Disclaimer: Aaron Sorkinís, not mine. Iím not trying to fringe any inns and thus cause infringement.
Authorís note: my first story since May. Things have been rather busy. Itís a short one, but it wouldnít leave me alone. Most of the observations come from the time I spent as a reporter in the White House pressroom several months ago.
Spoilers: Up to and including Manchester 1.
My job can be hideously tedious. Most people donít believe me when I tell them so. ďWhat!?Ē they exclaim. ďYouíre a White House reporter! How can that be boring?Ē Theyíve seen too many TV shows.
Sure, I get a bit of a charge when I slap my ID up to the black iron White House gates every morning and growl ďpressĒ to the Secret Service. They glower at me as they let me in. They would rather that I stayed outside, but the pesky First Amendment gets in the way. I swear they think my words could kill the President. The pen is mightier than the sword, but it canít do the kind of damage that an SS bullet could do to me. No smiles or good-mornings from the stone-faced Service, but at least the gawking tourists are duly impressed. I haul my background-checked self through the security checkpoint while a guard scans everything I own.
White House reporters are confined to a corridor and one small room Ė you know the one, with the famous blue curtain, podium, and symbol of the White House. It looks nice on TV, but it isnít. Itís small, cramped, dirty; the walls need paint, the chairs have seen far to many rears, and bulky cameras stationed in the back make it nearly impossible for two people to move past one another. Reporters from big newspapers like mine are assigned tiny cubicle work stations. We never use them. The desks are cluttered repositories for half-filled notebooks, dried out pens, and dirty laundry in an overnight bag from the last trip. To one side of the room there is a bulletin board; a note taped to it says ďdonít steal the thumb tacks.Ē There arenít any tacks left.
When we are allowed venture outside our claustrophobic cage, we do it in herd fashion and stuff ourselves into some little corner in the East Room, trying to do our jobs with someoneís elbow buried deep in a kidney. We are chronically tired. The TV guys hide it with thick makeup before they tromp out to talk at the permanently mounted cameras outside the White House. Three a.m. flights, snarky West Wing aides, an unappreciative public, stale donuts. Sure, this is fun.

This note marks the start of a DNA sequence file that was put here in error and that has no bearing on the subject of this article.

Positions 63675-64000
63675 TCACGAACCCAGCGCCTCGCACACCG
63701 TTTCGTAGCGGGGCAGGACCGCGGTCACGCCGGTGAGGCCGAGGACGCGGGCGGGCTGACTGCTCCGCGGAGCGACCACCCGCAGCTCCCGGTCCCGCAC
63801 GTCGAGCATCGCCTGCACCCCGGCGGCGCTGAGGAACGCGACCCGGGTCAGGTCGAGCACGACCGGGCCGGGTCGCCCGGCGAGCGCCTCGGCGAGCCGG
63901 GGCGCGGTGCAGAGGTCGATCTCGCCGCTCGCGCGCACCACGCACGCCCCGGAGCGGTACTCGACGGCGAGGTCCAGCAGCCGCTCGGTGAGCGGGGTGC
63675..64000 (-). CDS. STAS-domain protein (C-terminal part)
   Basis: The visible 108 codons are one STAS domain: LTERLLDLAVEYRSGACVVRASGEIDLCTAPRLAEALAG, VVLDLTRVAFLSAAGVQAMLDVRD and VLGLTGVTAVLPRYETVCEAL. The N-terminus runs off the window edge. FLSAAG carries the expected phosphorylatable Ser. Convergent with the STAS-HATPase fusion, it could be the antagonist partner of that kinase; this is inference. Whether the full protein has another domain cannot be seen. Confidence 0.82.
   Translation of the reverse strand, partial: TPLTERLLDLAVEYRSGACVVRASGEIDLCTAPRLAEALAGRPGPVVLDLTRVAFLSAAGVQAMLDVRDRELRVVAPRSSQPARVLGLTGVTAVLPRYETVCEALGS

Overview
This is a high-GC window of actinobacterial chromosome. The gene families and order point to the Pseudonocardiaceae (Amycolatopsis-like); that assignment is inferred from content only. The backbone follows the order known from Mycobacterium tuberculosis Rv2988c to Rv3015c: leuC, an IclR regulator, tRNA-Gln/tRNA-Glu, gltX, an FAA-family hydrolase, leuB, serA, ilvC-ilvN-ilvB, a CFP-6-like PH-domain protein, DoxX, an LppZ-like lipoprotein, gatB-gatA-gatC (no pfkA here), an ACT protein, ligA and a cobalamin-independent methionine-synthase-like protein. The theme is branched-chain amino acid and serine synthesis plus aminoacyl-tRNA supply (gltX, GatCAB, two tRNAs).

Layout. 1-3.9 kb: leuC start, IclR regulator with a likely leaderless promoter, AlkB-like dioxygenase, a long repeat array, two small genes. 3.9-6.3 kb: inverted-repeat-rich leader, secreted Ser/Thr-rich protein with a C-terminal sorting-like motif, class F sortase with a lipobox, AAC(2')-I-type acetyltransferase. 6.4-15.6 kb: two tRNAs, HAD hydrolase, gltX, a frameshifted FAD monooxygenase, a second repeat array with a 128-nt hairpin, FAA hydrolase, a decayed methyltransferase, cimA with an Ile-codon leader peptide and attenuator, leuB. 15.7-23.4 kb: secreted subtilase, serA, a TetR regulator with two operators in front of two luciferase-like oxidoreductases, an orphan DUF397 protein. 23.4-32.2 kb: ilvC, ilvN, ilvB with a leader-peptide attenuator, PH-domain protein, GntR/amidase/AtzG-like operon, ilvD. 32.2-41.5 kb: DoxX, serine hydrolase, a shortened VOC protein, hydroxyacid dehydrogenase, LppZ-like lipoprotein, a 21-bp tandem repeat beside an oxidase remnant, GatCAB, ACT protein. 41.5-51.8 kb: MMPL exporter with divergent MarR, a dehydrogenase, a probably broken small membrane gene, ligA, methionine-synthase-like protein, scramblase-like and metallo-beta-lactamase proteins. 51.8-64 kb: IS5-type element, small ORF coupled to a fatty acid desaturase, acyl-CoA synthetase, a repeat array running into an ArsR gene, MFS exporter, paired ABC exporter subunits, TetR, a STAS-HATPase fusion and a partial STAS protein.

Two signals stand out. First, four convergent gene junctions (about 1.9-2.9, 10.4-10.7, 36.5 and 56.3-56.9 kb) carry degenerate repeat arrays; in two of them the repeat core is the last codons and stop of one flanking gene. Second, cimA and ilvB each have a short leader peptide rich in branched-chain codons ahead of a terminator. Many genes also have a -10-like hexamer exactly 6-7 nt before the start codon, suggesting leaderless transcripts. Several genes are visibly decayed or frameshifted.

And then thereís CJ Cregg. We go through same dance so often that the steps are terribly tiresome. The President has very important news. We ask for more details, she fakes right, we re-phrase the question, she evades, we ask the question louder (maybe she doesnít know English?), she spins, we fill our notebooks with meaningless bureaucrat babble. Itís maddening.
Heaven help me, I love this job.
Strangely enough, Iím a patriot. I have a small cloth American flag I carry around, folded into a triangle in my pocket. It lives with my keys, but when I have cold hands or need change for a Coke, I finger it and remember why Iím here. ďThe Star Spangled BannerĒ makes me cry, and I know all the verses. I put my hand on my heart when the flag goes by. I have a pocket copy of the Constitution, the same one they give to soldiers. Itís dog-eared from years of use.
Oh, they hate me here.
Sometimes I wander around the District like Iím a normal citizen, trying to look at the familiar monuments with fresh eyes. Sometimes I dream of the principles the gleaming white columns symbolize. We the people . . . a more perfect union . . . justice . . . tranquillity . . . liberty. I take snap-shots of tourists in front of the Capitol, and they thank me without ever knowing who I am. ďHave a nice day,Ē they chirp, and I tell them I will.
Once, just once, I would like to write a story saying how the President, the perfect, always honest, absolutely honorable President has saved the world for democracy, eliminated injustice, smashed poverty, and forged lasting peace with all the nations of the world.
Iíll never write that story. This administration screws up far too often. I spend all my days watching these people, distrusting them, and desperately praying that they get it right.
Iím an American first, a reporter second. Please donít mess up my country. I live here, you know.
ďI think the President is relieved to be concentrating on something that matters,Ē CJ says.
I exchange a horrified look with the Times reporter to my left and write down the quote. Iíve been around long enough to know that when CJ gets mad, she becomes bluntly honest. Sheís pissed, so this is the most straightforward thing sheís said all day. Great.
Relieved to send American lives into danger? Relieved to kill our neighbors? Relived to spend millions of tax dollars to do so? Certainly heís justified in doing all this; heís saving the world for democracy. But relieved to use blood to distract the American people from his the lies he considers unimportant? God save us.
I know how Iíll lead the story. I donít want to do it, but CJ didnít give me a choice. Iíll find a quiet place that isnít in the White House, slap my byline on my laptopís screen and begin writing:
Press Secretary CJ Cregg said of U.S. military actions in Haiti that the President is ďrelieved to be concentrating on something that matters.Ē A night strike to break up an attempted coup was the Presidentís first international action since he revealed he has been hiding a serious illness for eight years.
While the press secretary indicated that the matter was unimportant to the White House, 80 percent of Americans say they are concerned about the impact Multiple Sclerosis could have on the President.
Last nightís maneuver left several American marines wounded and an undisclosed number of Haitians dead . . .
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